August 14 2007 12:00 AM EST
November 17 2015 5:28 AM EST
Think you don't need life insurance? Think again. Although typically associated with marriage, life insurance also makes financial sense for gay couples. It provides extra financial security for your partner upon your death--and it comes with the bonus of not being subject to income tax, which is especially useful to gay people.
To take out a policy, gay partners (no surprise) often need to prove their "insurable interest" in one another, unlike heterosexual married couples, who automatically qualify for insurance based on tradition. Fortunately, proof is often as easy as a mortgage statement or other evidence of joint financial responsibility.
The tricky part is when you consider how the insurance changes the value of your estate--and whether, when your estate passes to your partner, it will be taxed. Spouses can leave an unlimited amount to one another without triggering estate tax, but--thanks to our lack of federal marriage equality--gay people can leave each other only up to $2 million. At or above that amount, your partner can be taxed a whopping 45%.
So if you don't think your estate will hit that threshold, you can stop reading now. Just find an insurance agent and buy a policy. But if your estate is already worth over $2 million (or will be), make sure that your partner purchases and owns a policy on you with him as the beneficiary. That's not the usual way to do it: Agents will assume you want to buy and own the policy on yourself, as is customary. But that makes the policy a part of your estate and possibly subject to tax.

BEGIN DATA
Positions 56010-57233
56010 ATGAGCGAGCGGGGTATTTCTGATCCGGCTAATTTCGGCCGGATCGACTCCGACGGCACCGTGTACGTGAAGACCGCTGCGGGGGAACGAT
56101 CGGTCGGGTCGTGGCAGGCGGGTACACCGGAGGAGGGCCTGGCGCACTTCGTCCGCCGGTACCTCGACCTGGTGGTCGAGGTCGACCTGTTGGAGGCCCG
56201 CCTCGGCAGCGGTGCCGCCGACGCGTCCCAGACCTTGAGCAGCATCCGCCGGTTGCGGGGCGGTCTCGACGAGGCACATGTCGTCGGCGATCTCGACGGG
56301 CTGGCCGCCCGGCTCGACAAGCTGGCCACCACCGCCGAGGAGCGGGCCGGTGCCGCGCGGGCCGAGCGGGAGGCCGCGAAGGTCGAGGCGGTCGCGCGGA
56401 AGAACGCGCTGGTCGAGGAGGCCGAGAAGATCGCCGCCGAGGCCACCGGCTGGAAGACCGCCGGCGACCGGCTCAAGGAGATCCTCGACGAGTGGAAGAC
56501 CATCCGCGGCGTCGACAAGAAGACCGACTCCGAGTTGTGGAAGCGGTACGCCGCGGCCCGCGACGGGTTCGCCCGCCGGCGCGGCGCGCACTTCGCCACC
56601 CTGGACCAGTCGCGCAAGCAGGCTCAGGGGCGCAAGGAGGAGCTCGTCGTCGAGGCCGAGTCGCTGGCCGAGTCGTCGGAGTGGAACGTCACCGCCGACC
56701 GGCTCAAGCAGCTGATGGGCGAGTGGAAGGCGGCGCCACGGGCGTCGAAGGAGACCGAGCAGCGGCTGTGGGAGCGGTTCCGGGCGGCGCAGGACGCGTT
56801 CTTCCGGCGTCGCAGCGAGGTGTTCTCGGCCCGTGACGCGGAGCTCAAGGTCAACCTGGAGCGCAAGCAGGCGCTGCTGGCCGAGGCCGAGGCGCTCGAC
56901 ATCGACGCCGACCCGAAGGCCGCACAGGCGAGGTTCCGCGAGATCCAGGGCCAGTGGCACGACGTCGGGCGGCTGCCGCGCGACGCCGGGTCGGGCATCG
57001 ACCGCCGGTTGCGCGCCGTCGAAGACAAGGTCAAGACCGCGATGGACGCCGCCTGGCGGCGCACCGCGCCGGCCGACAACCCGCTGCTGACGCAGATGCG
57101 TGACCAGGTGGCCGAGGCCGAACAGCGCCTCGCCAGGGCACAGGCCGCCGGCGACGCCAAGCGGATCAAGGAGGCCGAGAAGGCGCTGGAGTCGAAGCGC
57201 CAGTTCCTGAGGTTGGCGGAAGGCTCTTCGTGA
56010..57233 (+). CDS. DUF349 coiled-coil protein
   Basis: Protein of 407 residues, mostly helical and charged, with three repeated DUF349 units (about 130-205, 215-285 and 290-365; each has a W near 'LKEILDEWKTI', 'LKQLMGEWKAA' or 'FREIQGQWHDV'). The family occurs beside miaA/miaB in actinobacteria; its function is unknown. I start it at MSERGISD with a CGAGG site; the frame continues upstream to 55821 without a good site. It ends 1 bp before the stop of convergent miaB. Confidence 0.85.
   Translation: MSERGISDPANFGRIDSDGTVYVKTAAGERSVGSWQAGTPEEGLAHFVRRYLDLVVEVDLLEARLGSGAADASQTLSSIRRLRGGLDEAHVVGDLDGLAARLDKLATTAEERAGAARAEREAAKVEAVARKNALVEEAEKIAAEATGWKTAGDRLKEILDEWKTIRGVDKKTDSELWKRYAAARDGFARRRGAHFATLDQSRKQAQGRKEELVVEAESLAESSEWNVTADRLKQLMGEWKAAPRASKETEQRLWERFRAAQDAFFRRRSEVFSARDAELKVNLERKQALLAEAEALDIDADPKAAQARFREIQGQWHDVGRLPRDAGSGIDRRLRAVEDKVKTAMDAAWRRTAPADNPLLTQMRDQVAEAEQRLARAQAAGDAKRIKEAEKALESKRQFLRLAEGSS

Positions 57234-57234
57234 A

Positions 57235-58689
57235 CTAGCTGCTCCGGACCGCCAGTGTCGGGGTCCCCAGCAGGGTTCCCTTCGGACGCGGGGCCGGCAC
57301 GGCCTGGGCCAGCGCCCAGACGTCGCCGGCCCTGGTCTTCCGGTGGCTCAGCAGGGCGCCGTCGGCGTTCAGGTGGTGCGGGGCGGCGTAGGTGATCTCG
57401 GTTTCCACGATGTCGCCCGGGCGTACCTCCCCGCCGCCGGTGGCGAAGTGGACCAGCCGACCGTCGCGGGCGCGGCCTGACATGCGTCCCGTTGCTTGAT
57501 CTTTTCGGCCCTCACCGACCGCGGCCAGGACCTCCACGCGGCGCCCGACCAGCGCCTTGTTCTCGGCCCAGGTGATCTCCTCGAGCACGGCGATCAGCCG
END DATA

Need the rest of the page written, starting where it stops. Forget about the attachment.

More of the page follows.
Cross-ownership gets around that by keeping the policy out of your estate. Say your partner buys and owns a policy on you to the tune of $1 million with himself as the beneficiary. When you die, he gets that money tax-free. What about owning that same $1 million on yourself? It's factored into your estate and taxed accordingly, leaving him with much less.
Beware of pitfalls, though. Aside from possible gift-tax issues, the obvious one is if Mr. Right becomes Mr. Wrong, you'll still own a policy on him. Don't think forever is in the cards? Draw up an agreement explaining what will happen to the policies in the event of a split. It may not be romantic, but it's better than being tethered to an ex for the rest of his life.